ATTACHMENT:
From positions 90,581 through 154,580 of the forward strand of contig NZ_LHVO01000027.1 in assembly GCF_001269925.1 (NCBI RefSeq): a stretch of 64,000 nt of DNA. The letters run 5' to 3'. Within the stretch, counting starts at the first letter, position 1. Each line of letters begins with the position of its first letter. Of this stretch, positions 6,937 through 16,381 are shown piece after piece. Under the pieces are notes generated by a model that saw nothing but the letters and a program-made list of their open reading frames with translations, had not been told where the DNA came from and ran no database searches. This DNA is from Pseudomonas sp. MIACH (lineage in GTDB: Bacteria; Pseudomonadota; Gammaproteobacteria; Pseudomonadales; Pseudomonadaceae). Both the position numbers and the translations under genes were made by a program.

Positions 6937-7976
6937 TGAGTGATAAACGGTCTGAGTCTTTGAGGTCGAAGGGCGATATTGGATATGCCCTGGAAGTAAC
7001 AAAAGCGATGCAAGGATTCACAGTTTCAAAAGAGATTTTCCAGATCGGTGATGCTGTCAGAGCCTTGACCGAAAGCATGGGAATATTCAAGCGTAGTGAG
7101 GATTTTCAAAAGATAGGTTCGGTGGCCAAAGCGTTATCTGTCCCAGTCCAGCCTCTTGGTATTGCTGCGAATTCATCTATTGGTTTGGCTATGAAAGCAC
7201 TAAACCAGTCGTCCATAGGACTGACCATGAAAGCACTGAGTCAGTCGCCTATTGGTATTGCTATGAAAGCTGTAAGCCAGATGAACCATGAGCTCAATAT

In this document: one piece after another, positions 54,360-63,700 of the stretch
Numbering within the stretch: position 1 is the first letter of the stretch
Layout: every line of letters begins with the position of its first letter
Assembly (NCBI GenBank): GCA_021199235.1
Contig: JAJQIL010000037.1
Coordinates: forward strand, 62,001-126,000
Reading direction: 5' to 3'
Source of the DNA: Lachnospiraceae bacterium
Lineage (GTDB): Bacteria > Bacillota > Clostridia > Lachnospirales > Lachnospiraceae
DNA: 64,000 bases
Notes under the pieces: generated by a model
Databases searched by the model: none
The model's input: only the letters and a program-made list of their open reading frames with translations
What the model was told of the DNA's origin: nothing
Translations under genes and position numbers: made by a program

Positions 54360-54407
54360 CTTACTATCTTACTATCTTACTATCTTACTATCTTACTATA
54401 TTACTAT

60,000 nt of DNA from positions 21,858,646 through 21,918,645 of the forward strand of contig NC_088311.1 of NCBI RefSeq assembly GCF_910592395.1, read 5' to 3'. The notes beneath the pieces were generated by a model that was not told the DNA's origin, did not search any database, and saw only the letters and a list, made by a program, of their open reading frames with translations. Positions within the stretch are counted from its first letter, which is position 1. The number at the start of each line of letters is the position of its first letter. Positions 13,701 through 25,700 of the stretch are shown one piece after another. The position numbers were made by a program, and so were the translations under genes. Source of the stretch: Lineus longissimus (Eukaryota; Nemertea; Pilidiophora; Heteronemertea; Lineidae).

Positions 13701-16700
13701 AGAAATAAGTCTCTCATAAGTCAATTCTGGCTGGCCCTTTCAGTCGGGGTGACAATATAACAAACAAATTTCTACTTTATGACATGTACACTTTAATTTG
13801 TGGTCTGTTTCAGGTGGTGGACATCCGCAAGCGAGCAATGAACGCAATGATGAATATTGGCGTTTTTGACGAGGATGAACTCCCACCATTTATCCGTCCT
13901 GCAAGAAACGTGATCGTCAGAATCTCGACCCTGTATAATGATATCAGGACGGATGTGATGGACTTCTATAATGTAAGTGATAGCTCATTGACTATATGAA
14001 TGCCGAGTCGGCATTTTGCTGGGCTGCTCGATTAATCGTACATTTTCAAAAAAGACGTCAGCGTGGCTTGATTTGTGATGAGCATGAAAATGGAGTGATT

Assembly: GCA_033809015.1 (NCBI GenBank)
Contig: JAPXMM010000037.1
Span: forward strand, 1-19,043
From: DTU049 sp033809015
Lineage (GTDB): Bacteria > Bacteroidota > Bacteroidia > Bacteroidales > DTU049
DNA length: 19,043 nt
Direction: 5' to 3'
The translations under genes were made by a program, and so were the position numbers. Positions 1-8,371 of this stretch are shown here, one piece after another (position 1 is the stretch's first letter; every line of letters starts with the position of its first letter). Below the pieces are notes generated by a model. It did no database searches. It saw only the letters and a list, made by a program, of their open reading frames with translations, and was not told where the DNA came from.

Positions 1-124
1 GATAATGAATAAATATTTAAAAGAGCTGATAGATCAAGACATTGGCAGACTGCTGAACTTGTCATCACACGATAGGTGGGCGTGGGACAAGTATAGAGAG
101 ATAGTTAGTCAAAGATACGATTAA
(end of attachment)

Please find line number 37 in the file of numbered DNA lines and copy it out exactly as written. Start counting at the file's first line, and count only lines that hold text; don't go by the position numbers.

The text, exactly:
Direction: 5' to 3'